The hospital communicated with their oldest sons and soon, they notified us that both required more intensive treatment and oxygen, but that they wouldn’t be placed on a ventilator because of the DNR orders. The treatment required them to be in separate rooms. One day we thought all was okay, the next we were told to expect the worst. Ten days later, before the hospital released a weakened and weary Audrey to a rehab center, they took her to Mike’s room to once again say goodbye. It was the last time she saw him.

Although, he continued to deteriorate, everyday he asked about Audrey. She apparently wasn’t able to use her phone because for the longest time, we didn’t hear from her. Finally, the two of them were able to converse by phone. Then, the family was called in to say goodbye to Mike, but he fought hard to stay here for Audrey.

Several days later, when he could no longer fight, he requested for his sons to take him home. He had spent over a month in a windowless room, without visitors, struggling to breathe. He deserved to die in a familiar room with a window and sunlight. His sons sat by his side and they conversed some. Each told the other of their love and they talked about old times. Once he got to talk to Audrey briefly over the phone, but she had no idea how bad he was. The boys prayed and read scripture over him as he slipped from this earth into the arms of God.

This morning, I went with the boys to tell their mother that the love of her life had left for paradise. We had requested the rehab center allow us to give her this news in person, and miraculously, they arranged it. We had prayed for God to give her strength, prepare her, and encourage her for her future. She took the news just as we had asked, crying only a couple of times. She helped us with funeral arrangements and other decisions.

“I want to be at the funeral,” she said as her lower lip quivered. Barely able to sit in her wheelchair, she looked from one of us to the other. “Life is never going to be the same,” she declared.

Her sons made the decision at that point to bring her home and care for her there. The boys live in Illinois, but knew that she couldn’t make that trip in her condition and the cold. They plan to make changes gradually. Tomorrow, I will be there when she enters her condo to begin the first chapter of the rest of her life.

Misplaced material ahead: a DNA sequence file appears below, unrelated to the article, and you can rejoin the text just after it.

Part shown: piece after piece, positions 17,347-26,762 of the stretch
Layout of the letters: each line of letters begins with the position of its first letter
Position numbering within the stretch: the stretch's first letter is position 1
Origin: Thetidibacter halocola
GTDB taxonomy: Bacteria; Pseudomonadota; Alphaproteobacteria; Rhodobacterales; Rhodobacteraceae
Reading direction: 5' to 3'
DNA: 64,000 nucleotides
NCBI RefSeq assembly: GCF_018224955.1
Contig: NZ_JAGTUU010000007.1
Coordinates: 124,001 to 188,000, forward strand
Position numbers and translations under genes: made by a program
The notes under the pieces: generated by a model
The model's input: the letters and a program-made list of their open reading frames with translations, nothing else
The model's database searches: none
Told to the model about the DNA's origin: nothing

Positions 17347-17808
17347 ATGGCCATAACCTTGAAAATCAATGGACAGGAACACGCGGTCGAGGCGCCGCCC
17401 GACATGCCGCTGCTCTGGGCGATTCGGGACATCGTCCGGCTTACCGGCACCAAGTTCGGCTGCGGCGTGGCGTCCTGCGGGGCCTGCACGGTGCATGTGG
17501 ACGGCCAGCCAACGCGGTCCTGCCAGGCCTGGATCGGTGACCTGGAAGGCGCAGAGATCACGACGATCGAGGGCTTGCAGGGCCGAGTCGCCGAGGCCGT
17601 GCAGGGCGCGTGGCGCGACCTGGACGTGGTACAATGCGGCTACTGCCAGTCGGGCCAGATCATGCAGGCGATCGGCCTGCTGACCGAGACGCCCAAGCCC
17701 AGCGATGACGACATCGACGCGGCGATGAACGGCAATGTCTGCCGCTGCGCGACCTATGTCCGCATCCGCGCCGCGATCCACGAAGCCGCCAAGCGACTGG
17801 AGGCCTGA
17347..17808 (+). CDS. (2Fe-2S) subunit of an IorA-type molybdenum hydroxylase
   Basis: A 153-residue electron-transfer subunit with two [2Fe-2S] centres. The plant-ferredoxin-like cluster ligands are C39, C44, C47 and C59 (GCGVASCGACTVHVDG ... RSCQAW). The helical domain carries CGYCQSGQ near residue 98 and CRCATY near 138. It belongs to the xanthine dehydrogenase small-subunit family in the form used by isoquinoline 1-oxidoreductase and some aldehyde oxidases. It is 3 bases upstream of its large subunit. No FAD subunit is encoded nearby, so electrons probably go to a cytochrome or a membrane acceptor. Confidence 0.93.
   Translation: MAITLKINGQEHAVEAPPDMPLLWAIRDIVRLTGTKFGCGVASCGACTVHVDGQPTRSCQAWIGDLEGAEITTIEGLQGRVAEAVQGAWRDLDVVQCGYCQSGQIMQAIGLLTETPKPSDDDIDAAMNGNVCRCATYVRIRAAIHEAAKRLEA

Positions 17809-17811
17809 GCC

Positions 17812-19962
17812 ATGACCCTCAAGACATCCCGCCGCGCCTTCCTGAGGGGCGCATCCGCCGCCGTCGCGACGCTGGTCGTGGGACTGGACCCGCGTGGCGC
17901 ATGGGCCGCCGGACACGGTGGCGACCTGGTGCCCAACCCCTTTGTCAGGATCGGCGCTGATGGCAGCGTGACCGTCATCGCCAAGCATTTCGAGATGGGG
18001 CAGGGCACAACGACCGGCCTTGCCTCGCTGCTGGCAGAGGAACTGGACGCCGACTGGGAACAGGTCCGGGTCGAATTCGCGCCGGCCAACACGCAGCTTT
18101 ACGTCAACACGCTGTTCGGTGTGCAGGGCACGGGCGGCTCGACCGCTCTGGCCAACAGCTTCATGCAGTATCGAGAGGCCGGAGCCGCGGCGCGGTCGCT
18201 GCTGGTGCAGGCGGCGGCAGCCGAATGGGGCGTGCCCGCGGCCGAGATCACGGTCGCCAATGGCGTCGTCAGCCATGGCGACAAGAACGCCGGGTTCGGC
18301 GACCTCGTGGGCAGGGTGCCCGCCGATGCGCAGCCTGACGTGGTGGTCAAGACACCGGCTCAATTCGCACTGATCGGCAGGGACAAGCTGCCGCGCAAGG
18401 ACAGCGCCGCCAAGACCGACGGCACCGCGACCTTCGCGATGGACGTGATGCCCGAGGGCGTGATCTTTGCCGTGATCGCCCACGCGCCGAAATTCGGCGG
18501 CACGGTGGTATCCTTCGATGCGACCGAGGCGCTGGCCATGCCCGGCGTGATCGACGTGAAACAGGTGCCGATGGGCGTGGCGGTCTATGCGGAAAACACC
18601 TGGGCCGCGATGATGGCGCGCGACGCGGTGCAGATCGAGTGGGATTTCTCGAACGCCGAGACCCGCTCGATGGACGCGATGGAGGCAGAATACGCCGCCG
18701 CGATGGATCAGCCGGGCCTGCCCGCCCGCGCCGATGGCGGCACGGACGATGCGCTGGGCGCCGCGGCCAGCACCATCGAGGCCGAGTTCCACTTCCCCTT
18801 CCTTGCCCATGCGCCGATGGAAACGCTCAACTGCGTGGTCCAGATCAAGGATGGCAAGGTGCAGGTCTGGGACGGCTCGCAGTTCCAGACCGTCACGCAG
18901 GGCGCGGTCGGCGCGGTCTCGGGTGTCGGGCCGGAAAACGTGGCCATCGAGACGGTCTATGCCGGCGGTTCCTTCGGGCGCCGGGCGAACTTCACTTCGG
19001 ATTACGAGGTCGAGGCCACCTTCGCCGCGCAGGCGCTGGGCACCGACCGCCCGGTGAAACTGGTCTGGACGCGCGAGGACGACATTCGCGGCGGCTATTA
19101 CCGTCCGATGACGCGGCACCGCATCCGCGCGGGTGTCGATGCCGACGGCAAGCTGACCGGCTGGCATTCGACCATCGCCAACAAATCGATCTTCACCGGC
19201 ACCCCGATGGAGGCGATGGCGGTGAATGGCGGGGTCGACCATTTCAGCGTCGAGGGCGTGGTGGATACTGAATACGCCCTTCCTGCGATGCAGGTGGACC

Ecclesiastes 3:1-2 “To every thing there is a season, and a time to every purpose under the heaven.” “Let everything that hath breath praise the Lord. Praise ye the Lord.” Psalm 150:6

7 thoughts on “A Time To Die

  1. Thank you, Sally. I know so many people were praying and am so thankful for you and your prayers. I couldn’t always post updates, so I decided to share like this. Your comment blessed me tremendously. This is a terrible virus and many families have suffered heartbreaking loss. My heart goes out to all of them and to the healthcare workers who work tirelessly to care for patients. Love and blessings to you, Sally and Allen. May God keep you safe and virus free.

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  2. So beautifully written. As I thought of my mother’s recent passing I was comforted by your soothing tone. It definitely was her time also. I feel they are at peace. I will continue to pray for your sister and her family that they may also find peace. Stay well my friend. 🙏🏻❤️🙏🏻❤️🙏🏻❤️

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  3. My heart goes out to Audrey and their children. Thank you for sharing their story of unconditional love. My heart longs for this. You’re such a blessing to so many of us. Thank you and I’m praying for you all♥️